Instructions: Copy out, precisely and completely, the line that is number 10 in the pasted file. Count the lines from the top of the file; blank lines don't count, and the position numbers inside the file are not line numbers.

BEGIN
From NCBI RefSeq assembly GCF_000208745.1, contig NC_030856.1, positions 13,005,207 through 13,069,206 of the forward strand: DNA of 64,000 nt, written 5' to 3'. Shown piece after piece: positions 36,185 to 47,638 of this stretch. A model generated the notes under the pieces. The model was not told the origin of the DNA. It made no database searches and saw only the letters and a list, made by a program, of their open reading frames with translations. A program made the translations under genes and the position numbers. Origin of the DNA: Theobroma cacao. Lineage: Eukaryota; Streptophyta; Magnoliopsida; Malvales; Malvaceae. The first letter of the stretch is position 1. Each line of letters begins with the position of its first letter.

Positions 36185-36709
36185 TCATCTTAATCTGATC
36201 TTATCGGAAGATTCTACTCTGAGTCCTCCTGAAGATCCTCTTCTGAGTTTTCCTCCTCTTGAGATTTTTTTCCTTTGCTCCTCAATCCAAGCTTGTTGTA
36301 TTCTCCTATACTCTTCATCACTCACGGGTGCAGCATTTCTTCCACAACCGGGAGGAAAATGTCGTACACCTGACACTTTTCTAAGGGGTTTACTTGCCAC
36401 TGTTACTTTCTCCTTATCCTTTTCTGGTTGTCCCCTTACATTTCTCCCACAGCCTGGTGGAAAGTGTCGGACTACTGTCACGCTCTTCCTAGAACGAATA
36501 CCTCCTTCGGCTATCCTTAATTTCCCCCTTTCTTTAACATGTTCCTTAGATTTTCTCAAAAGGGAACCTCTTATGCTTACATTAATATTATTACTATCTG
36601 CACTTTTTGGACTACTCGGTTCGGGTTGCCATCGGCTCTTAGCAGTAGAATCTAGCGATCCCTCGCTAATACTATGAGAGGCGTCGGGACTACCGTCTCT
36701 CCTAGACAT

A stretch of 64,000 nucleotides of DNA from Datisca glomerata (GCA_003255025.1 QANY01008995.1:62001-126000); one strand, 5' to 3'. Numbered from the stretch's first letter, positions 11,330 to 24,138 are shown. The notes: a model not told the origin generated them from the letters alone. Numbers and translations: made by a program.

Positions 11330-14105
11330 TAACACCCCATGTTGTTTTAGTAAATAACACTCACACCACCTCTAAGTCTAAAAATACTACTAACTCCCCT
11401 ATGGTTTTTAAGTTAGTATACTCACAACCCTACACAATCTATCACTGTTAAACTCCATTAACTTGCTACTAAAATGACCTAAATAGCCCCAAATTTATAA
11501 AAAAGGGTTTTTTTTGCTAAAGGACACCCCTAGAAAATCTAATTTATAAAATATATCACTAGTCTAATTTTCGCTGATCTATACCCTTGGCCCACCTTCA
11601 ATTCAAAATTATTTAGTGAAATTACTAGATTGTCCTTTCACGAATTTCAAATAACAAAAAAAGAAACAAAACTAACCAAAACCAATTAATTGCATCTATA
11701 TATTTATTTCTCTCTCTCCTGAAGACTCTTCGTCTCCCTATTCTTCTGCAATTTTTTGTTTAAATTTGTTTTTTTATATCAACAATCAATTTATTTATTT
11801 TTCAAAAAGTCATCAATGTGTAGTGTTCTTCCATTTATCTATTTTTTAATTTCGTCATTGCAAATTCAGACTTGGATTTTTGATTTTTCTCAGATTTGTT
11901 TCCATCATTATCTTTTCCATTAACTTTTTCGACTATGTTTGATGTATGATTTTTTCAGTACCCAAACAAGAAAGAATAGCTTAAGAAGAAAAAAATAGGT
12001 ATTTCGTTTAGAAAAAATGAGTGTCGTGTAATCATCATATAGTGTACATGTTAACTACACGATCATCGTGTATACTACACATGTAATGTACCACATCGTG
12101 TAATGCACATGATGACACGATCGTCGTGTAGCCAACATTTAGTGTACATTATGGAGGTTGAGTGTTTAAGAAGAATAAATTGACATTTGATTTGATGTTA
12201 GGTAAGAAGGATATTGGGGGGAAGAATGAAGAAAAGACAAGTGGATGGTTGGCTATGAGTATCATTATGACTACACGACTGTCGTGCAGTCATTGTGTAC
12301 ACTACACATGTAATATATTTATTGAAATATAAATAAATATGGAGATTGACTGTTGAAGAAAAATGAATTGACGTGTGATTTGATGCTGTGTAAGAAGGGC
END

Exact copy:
A stretch of 64,000 nucleotides of DNA from Datisca glomerata (GCA_003255025.1 QANY01008995.1:62001-126000); one strand, 5' to 3'. Numbered from the stretch's first letter, positions 11,330 to 24,138 are shown. The notes: a model not told the origin generated them from the letters alone. Numbers and translations: made by a program.